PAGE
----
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Florida university reverses COVID vaccine mandate after Governor DeSantis signs law prohibiting it

Florida governor signed law that bans vaccine mandates

Nova Southeastern University has reversed its COVID vaccine mandate for the upcoming fall semester, less than a month after it announced its implementation.

The reversal comes in response to a new emergency preparedness law signed by Florida Republican Governor Ron DeSantis that prohibits so-called “vaccine passports.”

“A business entity…may not require patrons or customers to provide any documentation concerning COVID-19 vaccination,” as a prerequisite to entering the business.

This section led the private university to withdraw its mandate for its 18 campuses.

“As you know, Nova Southeastern University was hoping for the ability to require COVID-19 vaccinations where possible to further protect the NSU Florida community,” the university said, according to NBC 6. “However, due to a new Florida law, the university is unable to maintain such a policy.”

In early April, the university had announced plans to mandate the vaccine.

“We knew it was safer if you wore a mask, we knew it was safer if you wore two masks, it is safest today to be vaccinated,” Harry Moon, a university official, told NBC 6 in an April 1 article.

DeSantis says vaccinations are a ‘personal choice’

“In Florida, your personal choice regarding vaccinations will be protected and no business or government entity will be able to deny you services based on your decision,” DeSantis said after he signed the legislation on May 3.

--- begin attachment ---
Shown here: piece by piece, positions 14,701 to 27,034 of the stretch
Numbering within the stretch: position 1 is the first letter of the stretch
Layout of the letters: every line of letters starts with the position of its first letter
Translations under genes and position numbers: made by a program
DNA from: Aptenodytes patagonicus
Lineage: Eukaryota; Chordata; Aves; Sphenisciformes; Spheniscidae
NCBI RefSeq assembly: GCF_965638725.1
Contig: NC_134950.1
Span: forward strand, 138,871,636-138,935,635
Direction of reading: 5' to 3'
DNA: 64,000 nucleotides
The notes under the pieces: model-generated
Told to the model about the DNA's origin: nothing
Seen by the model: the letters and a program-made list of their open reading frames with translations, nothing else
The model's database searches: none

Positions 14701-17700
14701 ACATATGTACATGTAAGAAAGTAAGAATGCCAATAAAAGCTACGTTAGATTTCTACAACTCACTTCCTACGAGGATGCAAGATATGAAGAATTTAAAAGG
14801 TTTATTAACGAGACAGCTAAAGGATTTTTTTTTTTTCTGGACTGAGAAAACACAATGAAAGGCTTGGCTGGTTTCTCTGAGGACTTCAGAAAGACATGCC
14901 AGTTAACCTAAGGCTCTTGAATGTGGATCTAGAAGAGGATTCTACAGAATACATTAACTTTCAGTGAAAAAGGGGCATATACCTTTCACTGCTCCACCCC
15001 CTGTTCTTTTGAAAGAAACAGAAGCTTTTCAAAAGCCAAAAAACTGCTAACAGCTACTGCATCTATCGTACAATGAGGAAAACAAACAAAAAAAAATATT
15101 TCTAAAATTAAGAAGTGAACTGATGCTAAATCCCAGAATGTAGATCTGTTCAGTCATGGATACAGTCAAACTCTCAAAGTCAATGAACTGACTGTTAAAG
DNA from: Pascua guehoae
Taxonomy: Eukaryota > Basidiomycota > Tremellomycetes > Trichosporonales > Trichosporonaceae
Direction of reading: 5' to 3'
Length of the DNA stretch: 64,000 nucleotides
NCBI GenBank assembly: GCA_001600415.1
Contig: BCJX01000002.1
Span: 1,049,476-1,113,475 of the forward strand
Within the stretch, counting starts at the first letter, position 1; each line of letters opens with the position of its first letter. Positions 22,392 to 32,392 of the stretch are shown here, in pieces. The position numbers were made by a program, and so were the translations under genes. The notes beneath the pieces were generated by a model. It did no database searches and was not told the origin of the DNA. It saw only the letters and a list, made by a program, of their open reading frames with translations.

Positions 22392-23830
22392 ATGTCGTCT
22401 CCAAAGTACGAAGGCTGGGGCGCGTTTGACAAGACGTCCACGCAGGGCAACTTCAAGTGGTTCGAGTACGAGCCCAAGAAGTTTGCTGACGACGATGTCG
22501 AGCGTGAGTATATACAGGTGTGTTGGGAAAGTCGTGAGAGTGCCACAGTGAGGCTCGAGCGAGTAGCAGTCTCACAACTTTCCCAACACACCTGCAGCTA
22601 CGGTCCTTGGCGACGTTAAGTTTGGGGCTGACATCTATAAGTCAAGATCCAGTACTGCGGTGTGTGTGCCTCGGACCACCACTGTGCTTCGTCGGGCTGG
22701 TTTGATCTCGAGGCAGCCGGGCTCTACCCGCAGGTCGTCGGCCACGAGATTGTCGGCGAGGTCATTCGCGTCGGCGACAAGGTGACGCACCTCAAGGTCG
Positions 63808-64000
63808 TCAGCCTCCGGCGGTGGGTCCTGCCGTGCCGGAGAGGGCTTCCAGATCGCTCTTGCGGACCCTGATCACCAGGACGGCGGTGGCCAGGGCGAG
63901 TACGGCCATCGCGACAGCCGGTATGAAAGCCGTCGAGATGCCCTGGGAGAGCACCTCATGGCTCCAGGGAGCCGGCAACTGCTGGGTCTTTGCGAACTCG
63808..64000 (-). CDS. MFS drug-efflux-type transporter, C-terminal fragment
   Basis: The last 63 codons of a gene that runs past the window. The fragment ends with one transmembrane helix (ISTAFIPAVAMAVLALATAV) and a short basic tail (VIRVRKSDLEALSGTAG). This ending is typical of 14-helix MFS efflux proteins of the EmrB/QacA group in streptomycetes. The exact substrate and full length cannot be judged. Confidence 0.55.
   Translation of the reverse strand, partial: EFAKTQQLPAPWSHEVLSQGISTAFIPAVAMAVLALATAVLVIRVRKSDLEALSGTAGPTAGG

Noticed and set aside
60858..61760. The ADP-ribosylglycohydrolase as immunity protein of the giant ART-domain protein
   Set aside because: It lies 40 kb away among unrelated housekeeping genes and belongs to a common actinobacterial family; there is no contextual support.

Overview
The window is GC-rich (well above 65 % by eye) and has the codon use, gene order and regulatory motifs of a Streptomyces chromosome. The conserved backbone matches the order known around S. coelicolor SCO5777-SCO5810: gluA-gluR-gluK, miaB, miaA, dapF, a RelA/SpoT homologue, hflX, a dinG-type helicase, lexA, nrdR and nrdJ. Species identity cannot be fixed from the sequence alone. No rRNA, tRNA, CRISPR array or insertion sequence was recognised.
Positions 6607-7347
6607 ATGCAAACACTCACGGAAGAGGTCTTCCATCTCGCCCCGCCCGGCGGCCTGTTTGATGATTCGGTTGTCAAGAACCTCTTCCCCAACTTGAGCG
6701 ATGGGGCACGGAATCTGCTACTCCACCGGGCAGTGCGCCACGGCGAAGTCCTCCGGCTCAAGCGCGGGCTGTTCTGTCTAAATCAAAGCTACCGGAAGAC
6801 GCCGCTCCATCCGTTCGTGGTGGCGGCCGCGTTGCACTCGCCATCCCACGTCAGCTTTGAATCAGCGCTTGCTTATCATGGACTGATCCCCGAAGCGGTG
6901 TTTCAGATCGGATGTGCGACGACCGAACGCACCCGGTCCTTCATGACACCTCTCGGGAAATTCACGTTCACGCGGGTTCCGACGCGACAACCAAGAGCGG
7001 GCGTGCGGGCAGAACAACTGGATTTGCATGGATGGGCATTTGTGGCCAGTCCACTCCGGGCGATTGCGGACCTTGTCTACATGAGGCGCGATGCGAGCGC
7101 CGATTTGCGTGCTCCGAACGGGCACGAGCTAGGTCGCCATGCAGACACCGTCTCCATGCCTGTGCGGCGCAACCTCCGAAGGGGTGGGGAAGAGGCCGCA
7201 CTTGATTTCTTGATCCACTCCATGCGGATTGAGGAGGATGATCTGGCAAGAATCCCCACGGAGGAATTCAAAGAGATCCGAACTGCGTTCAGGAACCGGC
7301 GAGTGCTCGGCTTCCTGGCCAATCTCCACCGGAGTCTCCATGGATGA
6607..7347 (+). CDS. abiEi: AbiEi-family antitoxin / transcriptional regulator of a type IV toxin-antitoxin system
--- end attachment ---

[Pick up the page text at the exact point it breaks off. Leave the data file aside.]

“This legislation strikes the appropriate balance between protecting one’s safety and one’s personal liberty,” Republican state representative Tom Leek added.

Prior to the legislation, DeSantis had issued an executive order that also banned vaccine requirements.

The executive order said “no COVID-19 vaccine is required by law” and “individual COVID-19 vaccination records are private health information.”

Currently, 28.7 percent of Florida’s population is considered “fully vaccinated” according to a tracker from Johns Hopkins University.

MORE: Experts disagree on legality of university vaccine mandates

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About the Author
Associate Editor
Matt has previously worked at Students for Life of America, Students for Life Action and Turning Point USA. While in college, he wrote for The College Fix as well as his college newspaper, The Loyola Phoenix. He holds a B.A. from Loyola University-Chicago and an M.A. from the University of Nebraska-Omaha. He lives in northwest Indiana with his family.